Although segregation distortion has been studied in various eukaryotes, the molecular mechanisms of meiotic drive have remained largely elusive. The present study identifies the molecular components of a meiotic drive system in Podospora. The het-s allele is the driver element, by virtue of the prion protein it encodes, and the het-S allele is the trans-acting target. We propose that the mechanism of spore killing relies on the same molecular interactions that cause cell death by incompatibility during the vegetative stage. By killing het-S spores, the prion form of HET-s makes the het-s gene act as a meiotic drive element. The non-prion form of HET-s does not show this behavior, so it is truly the prion form that is responsible for this segregation distortion. The fact that 51% of the local P. anserina population (102 collected strains) around the town of Wageningen is [Het-s], 40% is [Het-S], and 9% is [Het-s*] (H.J.P.D., unpublished data) implies that het-S spore killing may occur in nature whenever outcrossing takes place. Prevention of amyloid formation has been proposed to represent a major constraint imposed on the evolution of protein sequences (30). This finding implies that variants leading to amyloid formation should be rapidly expurged from populations. Considering this result, it is striking that the amyloid-forming HET-s variant is so abundant in natural Podospora populations. It is not clear what determines the high frequency of the prion-encoding allele het-s in this population. Theoretically both phenotypes associated with the het-s/het-S polymorphism, heterokaryon incompatibility, and meiotic drive may affect the frequencies of the alleles. Assuming adaptive significance of heterokaryon incompatibility, balancing selection retaining the polymorphism over long time periods is plausible (31, 32). It is hard to see how the meiotic drive associated with spore killing may have adaptive significance for the fungus, as it effectively lowers fertility. It is therefore probably better regarded as a “Prion Disease,” following Couzin (33), who points out that prions in fungi do not kill an infected organism, as they do in mammals. Population genetic model analysis (34) suggests that spore killing may significantly influence the frequency of occurrence of the prion-encoding allele in fungal populations. It can thus be envisioned that the [Het-s] prion represents a selfish element promoting its own maintenance, not only at the protein level but also at the genetic level by actively destroying progeny bearing the non-prion variant (het-S).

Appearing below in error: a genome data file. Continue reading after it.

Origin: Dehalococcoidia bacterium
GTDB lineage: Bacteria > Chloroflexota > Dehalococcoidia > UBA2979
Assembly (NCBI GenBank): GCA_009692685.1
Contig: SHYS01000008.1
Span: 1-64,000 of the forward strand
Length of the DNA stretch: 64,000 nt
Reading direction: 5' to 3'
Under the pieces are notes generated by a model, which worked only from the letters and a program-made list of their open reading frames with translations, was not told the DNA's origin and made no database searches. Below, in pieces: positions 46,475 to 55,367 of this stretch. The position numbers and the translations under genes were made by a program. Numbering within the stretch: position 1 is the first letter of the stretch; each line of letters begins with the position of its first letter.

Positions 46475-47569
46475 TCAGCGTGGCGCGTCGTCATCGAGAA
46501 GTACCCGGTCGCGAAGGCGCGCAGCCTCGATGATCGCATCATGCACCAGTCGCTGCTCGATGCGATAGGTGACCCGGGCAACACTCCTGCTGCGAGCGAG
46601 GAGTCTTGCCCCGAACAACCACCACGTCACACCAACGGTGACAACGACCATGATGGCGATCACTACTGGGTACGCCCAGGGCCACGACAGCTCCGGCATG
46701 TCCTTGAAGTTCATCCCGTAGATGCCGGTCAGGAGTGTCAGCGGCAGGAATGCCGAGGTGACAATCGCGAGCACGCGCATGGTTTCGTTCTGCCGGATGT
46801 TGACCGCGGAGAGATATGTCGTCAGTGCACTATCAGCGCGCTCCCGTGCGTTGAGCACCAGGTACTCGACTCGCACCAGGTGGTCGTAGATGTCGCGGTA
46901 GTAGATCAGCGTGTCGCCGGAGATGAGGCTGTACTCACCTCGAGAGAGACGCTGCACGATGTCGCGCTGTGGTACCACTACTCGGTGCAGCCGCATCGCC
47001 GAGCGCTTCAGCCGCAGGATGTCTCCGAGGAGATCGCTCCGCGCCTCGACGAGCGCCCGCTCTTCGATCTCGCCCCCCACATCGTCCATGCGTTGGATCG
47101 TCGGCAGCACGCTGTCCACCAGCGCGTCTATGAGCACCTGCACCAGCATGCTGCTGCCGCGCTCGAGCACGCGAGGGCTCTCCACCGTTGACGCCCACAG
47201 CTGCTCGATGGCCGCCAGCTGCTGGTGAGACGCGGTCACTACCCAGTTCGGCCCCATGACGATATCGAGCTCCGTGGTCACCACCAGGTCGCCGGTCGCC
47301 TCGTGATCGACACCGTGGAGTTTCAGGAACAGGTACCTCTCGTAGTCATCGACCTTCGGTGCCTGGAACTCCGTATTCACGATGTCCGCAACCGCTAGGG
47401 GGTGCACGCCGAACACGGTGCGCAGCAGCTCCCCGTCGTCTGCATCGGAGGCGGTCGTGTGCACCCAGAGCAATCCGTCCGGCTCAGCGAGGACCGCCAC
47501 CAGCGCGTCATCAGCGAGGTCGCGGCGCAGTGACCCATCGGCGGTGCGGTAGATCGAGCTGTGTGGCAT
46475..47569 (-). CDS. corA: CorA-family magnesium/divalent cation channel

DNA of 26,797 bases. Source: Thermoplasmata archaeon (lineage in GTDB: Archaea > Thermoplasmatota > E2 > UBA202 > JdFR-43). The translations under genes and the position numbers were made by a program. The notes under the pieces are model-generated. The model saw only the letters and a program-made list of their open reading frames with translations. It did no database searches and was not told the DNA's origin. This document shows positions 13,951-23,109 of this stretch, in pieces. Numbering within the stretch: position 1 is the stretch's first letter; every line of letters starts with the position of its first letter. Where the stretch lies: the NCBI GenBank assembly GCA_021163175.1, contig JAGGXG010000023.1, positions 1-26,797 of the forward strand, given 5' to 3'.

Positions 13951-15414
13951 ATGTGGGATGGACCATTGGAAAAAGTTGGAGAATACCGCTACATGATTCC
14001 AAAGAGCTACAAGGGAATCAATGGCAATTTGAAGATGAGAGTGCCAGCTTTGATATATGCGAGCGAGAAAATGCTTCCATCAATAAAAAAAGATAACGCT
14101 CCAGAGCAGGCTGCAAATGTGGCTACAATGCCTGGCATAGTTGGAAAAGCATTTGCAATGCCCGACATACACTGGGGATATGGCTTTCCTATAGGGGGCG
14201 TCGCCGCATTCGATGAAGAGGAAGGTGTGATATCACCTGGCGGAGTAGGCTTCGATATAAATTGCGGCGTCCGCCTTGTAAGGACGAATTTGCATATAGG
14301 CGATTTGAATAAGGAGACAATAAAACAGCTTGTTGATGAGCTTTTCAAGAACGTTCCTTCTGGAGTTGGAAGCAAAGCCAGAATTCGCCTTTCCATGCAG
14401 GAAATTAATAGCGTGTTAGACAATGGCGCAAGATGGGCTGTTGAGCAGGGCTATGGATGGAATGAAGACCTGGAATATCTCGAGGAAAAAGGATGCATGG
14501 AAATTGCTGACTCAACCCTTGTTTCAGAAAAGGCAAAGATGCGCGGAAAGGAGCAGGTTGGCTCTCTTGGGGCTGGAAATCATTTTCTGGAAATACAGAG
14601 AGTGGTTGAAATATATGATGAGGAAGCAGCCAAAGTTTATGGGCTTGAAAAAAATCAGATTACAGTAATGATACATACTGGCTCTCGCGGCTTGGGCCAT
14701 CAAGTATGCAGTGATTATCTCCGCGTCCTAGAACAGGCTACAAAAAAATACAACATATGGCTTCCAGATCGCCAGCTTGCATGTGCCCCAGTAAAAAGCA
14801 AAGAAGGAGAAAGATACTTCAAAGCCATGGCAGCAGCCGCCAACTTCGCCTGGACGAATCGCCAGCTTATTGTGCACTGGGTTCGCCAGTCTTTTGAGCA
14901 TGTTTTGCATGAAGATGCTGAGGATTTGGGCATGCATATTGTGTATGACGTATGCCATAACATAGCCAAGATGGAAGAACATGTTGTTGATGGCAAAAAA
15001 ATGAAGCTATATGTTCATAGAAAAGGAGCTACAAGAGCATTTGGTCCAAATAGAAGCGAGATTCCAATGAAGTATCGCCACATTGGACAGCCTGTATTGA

In mammals, “vegetative” prion transmission by ingestion or infection has been observed to propagate prion diseases (35). In this study, we have demonstrated that, in the nonisogamously mating fungus P. anserina, prions of maternal origin are transmitted through a sexual pathway resulting in meiotic drive, with potential consequences for the level of prion infection in Podospora populations.